These books were originally printed as comic books. The title page says “Collected from the first three issues of the Dell comic book series” And D+Q has retained that look perfectly. Even the paper that they have used for this beautiful book looks like comic book paper (although it is very heavy stock).
So the premise of this strip is that Melvin Monster is a nice, good boy. But he is raised by literal monsters. Melvin wants to do what normal human kids do, but his parents Baddy and Mummy want him to be more disrespectful and monstrous.
The characters are Melvin Monster, Baddy (his father), Mummy (his mom) and Cleopatra their pet crocodile who wants to eat Melvin. There are a few other recurring characters as well, like the witch and
Even though these books were first, I read them second. And I have to say I enjoyed the long form of these stories a bit more than the short stories of the later issues. Although interestingly the very first strips are short and don’t establish the character at all. They are just thrown right on to the page. Well, it does actually establish that Melvin is a disappointment to his Baddy because he wants to go to school (his father played hooky for 8 years straight).
The next strip sees him going to school and other monsters trying to beat him up for wanting to go. That’s when his demon guardian Damon shows up, although he calls him Medwick rather than Melvin–this mixed up identity results in some good jokes later on. Ultimately Melvin winds up accidentally blowing up the school which makes his parents very proud.
The next strip continues right where the previous one left off, with Melvin sailing through the air after the explosion. He winds up in Human Being Land where everybody treats him very badly–and he thinks it’s so nice that they want him to feel at home.
The next book focuses on the door in the cellar. His parents get mad at him and send him to the cellar. They never go there, but milkmen and mailmen love it so much they have never come out. When Melvin is down there he opens a secret door. The path leads him to the subway which is pretty funny. Incidentally in this book it is called Humanbeansville. Through his good intentions, he breaks up a crime ring and flies home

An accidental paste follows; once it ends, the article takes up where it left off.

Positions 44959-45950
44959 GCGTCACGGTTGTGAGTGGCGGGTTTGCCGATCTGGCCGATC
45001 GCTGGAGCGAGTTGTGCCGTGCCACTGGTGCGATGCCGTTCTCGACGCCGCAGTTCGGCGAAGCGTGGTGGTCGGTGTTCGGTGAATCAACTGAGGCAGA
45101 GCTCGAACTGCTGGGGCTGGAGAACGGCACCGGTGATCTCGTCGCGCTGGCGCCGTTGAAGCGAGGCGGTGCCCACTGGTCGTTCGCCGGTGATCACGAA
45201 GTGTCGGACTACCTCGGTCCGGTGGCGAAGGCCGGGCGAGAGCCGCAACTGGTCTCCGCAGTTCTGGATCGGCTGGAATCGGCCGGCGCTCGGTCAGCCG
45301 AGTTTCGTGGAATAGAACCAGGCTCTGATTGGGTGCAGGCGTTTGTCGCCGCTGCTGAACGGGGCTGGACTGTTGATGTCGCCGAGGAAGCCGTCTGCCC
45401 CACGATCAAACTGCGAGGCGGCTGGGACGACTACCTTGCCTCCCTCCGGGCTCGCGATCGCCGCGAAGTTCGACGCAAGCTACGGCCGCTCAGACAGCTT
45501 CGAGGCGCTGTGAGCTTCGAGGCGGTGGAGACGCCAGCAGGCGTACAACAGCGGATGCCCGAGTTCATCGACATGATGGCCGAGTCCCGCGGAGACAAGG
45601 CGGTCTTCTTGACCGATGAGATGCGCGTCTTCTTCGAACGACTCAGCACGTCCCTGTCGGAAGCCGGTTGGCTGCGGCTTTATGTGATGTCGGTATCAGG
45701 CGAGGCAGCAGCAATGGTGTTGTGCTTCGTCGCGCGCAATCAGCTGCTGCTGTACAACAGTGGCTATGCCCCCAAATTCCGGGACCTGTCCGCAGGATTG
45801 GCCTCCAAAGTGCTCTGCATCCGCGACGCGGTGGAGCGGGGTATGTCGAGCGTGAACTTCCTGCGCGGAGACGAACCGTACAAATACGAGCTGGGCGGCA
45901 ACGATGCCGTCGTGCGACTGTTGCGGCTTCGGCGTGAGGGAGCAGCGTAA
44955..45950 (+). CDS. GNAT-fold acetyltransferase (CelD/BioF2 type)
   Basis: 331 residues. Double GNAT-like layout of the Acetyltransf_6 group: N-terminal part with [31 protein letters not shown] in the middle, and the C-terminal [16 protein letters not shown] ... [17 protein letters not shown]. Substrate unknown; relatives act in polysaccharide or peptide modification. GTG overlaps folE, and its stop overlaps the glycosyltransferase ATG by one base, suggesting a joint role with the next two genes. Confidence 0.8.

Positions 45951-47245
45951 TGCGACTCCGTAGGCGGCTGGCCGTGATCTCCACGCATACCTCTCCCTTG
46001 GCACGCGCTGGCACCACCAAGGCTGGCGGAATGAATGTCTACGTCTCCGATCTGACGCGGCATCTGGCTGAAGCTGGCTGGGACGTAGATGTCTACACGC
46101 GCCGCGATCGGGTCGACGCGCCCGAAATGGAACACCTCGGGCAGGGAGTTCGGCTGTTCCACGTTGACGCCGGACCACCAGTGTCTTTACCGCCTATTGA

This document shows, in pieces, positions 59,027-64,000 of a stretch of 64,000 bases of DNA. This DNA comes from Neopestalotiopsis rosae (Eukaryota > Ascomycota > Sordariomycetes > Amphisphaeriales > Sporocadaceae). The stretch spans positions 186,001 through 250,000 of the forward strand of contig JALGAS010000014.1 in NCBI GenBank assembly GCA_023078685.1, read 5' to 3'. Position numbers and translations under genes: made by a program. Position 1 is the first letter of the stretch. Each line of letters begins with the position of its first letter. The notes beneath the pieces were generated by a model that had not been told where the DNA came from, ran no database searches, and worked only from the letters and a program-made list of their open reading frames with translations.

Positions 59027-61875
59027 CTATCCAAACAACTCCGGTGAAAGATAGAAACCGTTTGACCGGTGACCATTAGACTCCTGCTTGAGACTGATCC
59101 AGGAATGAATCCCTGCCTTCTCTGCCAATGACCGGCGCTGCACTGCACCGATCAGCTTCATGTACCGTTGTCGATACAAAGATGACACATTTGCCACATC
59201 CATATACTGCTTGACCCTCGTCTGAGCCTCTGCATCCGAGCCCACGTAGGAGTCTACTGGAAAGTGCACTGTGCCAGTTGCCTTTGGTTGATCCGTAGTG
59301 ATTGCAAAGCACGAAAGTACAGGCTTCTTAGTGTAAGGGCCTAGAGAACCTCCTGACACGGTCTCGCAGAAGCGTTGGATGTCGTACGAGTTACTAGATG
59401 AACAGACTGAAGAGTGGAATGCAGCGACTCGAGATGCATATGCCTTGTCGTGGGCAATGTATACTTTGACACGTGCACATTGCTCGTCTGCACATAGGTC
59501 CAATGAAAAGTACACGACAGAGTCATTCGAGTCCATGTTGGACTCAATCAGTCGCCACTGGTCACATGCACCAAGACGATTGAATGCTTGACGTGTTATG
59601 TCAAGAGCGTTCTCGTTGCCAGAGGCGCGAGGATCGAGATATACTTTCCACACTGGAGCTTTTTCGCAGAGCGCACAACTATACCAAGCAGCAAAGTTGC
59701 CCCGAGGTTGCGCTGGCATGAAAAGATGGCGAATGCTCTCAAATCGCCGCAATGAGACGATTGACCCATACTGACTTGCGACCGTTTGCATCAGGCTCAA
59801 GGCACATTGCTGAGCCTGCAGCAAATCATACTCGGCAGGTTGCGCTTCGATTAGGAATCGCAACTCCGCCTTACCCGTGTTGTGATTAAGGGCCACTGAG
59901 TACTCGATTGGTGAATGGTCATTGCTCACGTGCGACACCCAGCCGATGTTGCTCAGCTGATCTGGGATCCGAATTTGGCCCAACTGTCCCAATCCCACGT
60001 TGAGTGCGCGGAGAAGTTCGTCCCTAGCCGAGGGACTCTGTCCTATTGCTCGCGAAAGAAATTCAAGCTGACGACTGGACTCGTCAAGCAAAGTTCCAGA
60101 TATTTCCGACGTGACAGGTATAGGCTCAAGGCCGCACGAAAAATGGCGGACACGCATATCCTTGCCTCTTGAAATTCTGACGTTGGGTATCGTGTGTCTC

I enjoyed that the following story introduces us to Little Horror but also continues with Baddy’s adventures in the basement hole.
Some funny scenes include him being captured by a zoo, where a specialist on monsters comes to investigate him.
In the third book Melvin gets in more trouble and Damon is there to rescue him (with a little pain as of course) from a quicksand trap.
He also manages to not die from the witch’s apples–one good one spoils the bad ones. And then there is short strip about him breaking a window, which is deemed a good bad deed.
The final long story is a weird one about the giant rat who lives in their walls and has opened up a 4 star French restaurant (I kid you not).
There’s a few more short ones and then the final strip is about a rock that has been teetering in place for centuries. Of course, Melvin bumps into it and then has to think fast.
I’m not sure how people reacted to these strips when they first came out–if they were considered “bad” or whatever, but it’s funny how sweet and innocent the bad behavior ultimately is.
For ease of searching, I include: Bela Bartok